Staff turn to social media to take issue with contractor being branded ‘the next Carillion’

Andrew Davies_Portrait_v2

Rival contractors say they expect to see a flood of CVs from Kier staff in the coming days after the firm yesterday said it was getting rid of 1,200 people in a drastic cost-cutting programme.

New chief executive Andrew Davies shocked peers when he said 650 staff would be gone by the end of this month.

A rival Tier One chief executive said: “It might be necessary but it’s the message it sends. With that sort of speed, everyone will feel in jeopardy. We go up against them all the time so I’m sure we’ll be seeing a lot of CVs come in over the next few days”

But he added: “[The firm] needs leadership, a strong chin, nerve and a bit of fortune. They need to stick to what they’re good at which is building and civil engineering.”

A further 550 staff are due to go by the middle of next year under a plan which will see the firm make inroads into its near £800m wage bill. The cuts mean that more than 5% of the 20,000 people it employed last year – more than 18,000 are based in the UK – will be gone in 12 months.

Another rival added: “With an organisation that’s contracting, what happens to all the talent? All the good people will be speaking to recruitment firms.”

Some Kier staff took to social media to take issue with the firm being bracketed with Carillion – which went bust at the beginning of last year.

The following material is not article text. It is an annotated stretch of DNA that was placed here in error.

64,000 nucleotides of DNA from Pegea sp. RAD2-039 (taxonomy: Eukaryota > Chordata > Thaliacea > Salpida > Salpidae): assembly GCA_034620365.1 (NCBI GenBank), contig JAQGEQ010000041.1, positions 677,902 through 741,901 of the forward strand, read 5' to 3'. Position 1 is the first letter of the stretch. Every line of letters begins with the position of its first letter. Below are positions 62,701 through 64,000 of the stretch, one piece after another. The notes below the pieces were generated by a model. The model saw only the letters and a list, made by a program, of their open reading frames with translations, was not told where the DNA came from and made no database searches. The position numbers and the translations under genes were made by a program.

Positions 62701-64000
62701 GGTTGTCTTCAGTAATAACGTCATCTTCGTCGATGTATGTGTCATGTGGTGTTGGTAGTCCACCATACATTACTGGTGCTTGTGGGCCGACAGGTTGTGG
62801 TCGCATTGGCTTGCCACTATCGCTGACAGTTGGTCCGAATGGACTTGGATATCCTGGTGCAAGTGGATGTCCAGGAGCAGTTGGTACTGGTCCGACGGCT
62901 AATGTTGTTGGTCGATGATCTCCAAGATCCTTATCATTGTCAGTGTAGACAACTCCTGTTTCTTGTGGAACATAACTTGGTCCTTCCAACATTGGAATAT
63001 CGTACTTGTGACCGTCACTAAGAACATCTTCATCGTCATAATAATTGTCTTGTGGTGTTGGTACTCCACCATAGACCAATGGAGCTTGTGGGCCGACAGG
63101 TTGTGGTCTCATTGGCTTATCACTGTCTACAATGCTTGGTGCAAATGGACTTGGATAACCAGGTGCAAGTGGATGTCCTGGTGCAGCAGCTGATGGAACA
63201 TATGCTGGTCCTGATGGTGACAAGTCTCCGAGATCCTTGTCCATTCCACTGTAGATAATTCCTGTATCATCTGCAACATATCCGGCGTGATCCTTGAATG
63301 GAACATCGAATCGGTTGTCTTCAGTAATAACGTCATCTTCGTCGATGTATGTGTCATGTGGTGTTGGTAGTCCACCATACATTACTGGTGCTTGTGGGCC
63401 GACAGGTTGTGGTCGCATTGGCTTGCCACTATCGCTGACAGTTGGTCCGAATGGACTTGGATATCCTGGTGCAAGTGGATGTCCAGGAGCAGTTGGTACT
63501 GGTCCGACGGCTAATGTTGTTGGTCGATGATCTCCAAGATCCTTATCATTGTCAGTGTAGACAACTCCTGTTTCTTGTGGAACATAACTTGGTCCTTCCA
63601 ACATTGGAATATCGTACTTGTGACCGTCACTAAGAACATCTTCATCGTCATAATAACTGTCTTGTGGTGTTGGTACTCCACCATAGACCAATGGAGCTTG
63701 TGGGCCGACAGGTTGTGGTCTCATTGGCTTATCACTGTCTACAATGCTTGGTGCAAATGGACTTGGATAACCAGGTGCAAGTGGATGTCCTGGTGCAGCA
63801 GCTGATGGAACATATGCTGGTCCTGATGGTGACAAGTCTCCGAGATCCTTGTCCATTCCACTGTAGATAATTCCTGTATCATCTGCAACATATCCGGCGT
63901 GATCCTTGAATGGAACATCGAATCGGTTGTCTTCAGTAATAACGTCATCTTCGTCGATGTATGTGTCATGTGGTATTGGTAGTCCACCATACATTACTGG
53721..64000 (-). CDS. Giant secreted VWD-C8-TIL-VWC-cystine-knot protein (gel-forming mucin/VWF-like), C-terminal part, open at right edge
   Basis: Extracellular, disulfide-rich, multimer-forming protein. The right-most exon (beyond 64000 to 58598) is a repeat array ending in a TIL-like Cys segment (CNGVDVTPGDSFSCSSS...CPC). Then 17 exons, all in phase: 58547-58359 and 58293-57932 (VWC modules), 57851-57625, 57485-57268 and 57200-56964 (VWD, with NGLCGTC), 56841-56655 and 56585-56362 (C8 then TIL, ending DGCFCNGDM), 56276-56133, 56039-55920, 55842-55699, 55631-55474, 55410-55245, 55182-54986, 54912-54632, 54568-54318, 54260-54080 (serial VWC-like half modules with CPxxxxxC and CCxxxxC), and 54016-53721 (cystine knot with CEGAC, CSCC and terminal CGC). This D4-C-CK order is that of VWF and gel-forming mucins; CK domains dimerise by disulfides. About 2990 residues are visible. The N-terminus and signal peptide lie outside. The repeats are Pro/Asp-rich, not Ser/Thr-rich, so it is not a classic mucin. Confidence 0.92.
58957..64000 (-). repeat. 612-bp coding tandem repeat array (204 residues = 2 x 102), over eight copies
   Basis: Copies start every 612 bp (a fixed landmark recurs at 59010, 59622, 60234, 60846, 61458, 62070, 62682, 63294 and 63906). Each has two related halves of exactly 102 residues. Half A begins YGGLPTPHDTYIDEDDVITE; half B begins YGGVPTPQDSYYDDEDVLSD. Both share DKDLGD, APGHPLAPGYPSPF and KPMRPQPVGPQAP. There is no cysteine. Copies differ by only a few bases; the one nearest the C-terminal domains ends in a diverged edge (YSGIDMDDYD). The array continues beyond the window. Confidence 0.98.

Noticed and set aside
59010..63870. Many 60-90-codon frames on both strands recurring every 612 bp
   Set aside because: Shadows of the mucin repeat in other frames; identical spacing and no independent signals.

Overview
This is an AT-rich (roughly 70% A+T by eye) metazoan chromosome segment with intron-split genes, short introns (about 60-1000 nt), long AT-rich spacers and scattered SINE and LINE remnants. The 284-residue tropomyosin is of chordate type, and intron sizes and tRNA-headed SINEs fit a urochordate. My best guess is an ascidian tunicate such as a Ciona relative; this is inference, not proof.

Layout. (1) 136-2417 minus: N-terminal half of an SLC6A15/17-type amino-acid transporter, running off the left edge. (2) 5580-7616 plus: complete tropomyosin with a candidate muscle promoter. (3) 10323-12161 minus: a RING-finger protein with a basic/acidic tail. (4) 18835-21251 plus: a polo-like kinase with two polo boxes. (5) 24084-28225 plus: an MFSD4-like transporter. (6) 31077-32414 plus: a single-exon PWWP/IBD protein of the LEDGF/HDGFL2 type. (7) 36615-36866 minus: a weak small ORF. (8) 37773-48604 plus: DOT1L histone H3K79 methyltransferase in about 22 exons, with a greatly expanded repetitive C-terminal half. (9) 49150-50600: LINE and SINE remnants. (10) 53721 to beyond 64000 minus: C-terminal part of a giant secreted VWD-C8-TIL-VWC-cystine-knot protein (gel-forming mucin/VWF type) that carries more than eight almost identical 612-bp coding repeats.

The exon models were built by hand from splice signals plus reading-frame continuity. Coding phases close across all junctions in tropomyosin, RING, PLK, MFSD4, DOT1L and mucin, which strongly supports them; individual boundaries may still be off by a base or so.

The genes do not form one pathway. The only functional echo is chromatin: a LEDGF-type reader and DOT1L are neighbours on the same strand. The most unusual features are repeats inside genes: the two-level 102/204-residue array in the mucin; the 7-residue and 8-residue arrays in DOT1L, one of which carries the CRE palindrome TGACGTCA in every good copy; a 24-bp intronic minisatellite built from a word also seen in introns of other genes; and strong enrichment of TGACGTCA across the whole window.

One said: “It’s not helpful when you read posts saying Kier are the next Carillon, or comments berating the business saying ‘it’s deserved’ etc….please remember livelihoods are at risk and not everyone will be lucky enough to walk away with a pocketful of money.”

Another added: “Normally, cost cutting measures and selling off non-core businesses would see confidence grow [yet] it always looks like we can’t do right for doing wrong since the demise of Carillion.”

Kier’s share price sank to a new low yesterday and another chief executive told Building: “It doesn’t look good, I’m not sure how they dig themselves out of this unless they have some golden opportunities for years to come.”

Kier said the redundancy programme will cost it £56m and is set to produce savings of £55m a year from 2021.

But a number of firms contacted by Building said they expected Davies (pictured) to be announcing further cost-cutting plans in the coming months.

“I think there is more to come,” one said. “I’d be horrified if they left the industry. It’s a national brand but there’s got to be a chance they will go.”

He added: “There’s quite a few in the top 10 [of firms] that have just become so complicated and lacking in focus that, therefore, they’re in jeopardy. They don’t understand the sorts of businesses they’re engaging in.”

Kier has hoisted the for sale sign over its residential business, Kier Living, while it said it is looking for buyers for its property, FM and environmental services arms.

Getting rid of residential and property will take nearly £600m out of the business which last year posted a £4.5bn turnover. The firm does not break out the incomes for its FM and environmental services arms which are part of its wider £1.8bn services business.

Davies, who started at Kier in the middle of April, was forced to bring forward the announcement detailing the findings of his strategic review – originally scheduled for the end of July – after the markets became spooked about the scale of the problems he would uncover.

Its share price has been steadily heading south over recent weeks and the price closed last night at 107p – down nearly 23% from Friday’s close.

Kier’s stock traded for 988p on 18 June last year and was still worth 278p at the end of last month despite a rights issue in December.